|Saudi Arabia Table of Contents
The Council of Ministers, created in 1953 by King Abd al Aziz shortly before his death, was the principal executive organ of the government. The Council of Ministers had authority to issue ministerial decrees, but it had no power separate from the king, who approved all its decisions. The office of prime minister had been abolished by royal decree in 1964, but the king, in his capacity as president of the Council of Ministers, served as the de facto prime minister. The crown prince was designated the first deputy prime minister, and the next prince in the line of succession was the second deputy prime minister. In 1992 the Council of Ministers consisted of the king, the crown prince, three royal advisers who held official positions as ministers of state without portfolio, five other ministers of state, and the heads of the twenty ministries, including Minister of Defense and Aviation Amir Sultan, who also served as second deputy prime minister. The ministries included agriculture and water; commerce; communications; defense and aviation; education; finance and national economy; foreign affairs; health; higher education; industry and electricity; information; interior; justice; labor and social affairs; municipal and rural affairs; petroleum and mineral resources; pilgrimage affairs and religious trusts; planning; post, telephone, and telegraph; and public works and housing. In addition to these ministries, the Saudi Arabian National Guard, which was headed by Crown Prince Abd Allah, was similar in status to a ministry. The governors of Medina, Mecca, Riyadh, and the Eastern Province, as well as the governor of the Saudi Arabian Monetary Agency (SAMA) and the head of the General Petroleum and Mineral Organization (Petromin) also held ministerial rank.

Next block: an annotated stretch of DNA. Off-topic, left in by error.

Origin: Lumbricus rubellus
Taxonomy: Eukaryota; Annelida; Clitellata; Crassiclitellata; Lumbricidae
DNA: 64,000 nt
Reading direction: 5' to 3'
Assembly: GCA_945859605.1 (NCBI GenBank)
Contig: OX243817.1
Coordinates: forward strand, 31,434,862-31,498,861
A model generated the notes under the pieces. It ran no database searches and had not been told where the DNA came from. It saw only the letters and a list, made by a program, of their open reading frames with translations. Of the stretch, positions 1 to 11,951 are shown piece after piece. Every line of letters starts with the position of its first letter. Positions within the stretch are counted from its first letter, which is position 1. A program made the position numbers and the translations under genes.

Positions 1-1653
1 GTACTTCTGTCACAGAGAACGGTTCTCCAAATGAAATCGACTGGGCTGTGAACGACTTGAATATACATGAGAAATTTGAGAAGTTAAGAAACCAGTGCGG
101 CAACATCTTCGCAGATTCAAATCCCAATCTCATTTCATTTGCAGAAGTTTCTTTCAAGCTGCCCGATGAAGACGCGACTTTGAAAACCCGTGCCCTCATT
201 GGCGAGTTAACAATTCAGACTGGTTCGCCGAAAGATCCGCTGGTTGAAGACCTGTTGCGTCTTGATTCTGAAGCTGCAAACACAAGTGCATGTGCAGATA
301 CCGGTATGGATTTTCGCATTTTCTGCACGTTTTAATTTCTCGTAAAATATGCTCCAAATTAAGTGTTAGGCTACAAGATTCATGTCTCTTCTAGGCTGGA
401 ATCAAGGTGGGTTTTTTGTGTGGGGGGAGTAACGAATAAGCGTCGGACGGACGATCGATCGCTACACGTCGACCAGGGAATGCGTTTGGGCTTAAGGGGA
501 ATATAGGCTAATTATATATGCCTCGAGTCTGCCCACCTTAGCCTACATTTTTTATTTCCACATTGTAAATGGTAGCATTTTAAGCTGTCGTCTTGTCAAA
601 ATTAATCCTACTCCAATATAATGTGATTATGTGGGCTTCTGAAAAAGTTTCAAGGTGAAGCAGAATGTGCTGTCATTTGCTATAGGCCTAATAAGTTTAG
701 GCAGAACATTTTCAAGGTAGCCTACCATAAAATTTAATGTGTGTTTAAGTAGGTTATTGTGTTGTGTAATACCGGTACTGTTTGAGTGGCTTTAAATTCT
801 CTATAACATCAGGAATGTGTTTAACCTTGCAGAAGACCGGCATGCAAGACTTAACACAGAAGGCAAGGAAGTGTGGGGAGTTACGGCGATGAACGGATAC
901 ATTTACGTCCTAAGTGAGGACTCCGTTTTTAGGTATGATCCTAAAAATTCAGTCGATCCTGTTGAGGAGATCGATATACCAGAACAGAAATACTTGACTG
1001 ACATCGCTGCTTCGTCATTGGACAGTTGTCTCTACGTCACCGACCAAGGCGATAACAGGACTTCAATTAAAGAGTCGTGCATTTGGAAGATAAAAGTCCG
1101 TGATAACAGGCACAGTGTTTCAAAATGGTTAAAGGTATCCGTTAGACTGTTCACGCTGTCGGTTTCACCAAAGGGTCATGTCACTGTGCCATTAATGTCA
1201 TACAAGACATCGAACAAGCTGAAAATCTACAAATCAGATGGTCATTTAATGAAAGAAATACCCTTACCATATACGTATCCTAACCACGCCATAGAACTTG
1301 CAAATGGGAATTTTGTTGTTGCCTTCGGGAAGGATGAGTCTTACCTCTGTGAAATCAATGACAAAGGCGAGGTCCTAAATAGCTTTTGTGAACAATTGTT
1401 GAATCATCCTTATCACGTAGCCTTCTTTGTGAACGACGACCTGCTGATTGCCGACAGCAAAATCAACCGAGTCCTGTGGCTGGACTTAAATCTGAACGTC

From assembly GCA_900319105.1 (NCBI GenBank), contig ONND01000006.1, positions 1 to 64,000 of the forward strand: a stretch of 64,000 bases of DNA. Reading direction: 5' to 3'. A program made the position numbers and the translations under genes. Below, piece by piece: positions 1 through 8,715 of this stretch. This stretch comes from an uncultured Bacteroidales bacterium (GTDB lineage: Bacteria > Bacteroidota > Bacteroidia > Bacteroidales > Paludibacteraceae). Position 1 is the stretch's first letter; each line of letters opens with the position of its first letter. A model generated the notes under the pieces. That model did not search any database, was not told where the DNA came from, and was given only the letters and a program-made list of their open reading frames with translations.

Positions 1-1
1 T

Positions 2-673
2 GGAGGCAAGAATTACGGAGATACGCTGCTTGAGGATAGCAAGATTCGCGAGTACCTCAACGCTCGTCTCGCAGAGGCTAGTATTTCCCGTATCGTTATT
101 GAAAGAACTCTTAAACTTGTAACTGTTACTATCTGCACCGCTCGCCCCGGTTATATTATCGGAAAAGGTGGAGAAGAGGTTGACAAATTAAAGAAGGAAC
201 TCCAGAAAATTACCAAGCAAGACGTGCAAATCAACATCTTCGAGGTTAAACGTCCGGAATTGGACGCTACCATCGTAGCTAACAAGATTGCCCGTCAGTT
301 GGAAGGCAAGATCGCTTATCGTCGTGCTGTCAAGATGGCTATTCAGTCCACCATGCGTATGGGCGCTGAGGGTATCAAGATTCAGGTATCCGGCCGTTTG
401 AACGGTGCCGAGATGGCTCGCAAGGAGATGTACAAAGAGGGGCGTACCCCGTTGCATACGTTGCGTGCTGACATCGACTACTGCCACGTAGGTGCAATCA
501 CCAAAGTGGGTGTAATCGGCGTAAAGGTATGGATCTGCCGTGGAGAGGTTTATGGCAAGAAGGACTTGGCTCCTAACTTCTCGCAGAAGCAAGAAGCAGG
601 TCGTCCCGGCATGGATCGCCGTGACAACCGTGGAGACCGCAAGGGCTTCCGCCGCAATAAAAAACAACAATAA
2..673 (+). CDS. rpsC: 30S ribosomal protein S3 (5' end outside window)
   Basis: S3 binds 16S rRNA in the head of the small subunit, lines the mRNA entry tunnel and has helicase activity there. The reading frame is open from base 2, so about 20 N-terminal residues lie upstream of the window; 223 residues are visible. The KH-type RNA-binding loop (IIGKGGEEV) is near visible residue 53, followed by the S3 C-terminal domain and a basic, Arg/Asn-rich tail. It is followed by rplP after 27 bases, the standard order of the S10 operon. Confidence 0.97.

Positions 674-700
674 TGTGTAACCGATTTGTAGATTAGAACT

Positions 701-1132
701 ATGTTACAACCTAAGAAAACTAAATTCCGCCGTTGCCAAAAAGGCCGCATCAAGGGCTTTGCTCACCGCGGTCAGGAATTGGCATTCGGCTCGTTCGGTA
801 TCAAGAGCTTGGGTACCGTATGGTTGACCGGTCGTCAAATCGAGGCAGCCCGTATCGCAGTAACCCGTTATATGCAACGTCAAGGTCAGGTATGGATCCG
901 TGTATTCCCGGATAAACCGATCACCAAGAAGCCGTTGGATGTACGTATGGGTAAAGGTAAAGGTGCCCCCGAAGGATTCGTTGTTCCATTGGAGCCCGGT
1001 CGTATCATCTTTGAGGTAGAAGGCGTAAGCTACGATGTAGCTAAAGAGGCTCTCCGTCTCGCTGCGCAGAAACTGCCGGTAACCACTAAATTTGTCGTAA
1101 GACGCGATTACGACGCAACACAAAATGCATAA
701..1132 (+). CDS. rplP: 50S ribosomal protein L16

The Ministry of Interior, which was responsible for domestic security, was second in overall political influence to the Ministry of Defense and Aviation. Since 1975 Amir Nayif ibn Abd al Aziz Al Saud (born 1933), who was a full brother of King Fahd, has been minister of interior. In 1992 Nayif ranked as the fourth most powerful person in the country after Fahd, Abd Allah, and Sultan. Nayif supervised the expansion of the ministry into an organization that exercised considerable influence over the daily lives of Saudi citizens.
As crown prince under King Khalid and as king in his own right since 1982, Fahd brought into the government many talented men from families other than the ruling Al Saud. In 1992 about 75 percent of the Council of Ministers were of commoner backgrounds. Nevertheless, the key ministries of defense, foreign affairs, interior, and public works continued to be headed by Saudi princes. In addition, several of the king's younger brothers and nephews were deputy ministers in these same ministries, in effect acquiring on-the-job training to help ensure Al Saud control for another generation.
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Source: U.S. Library of Congress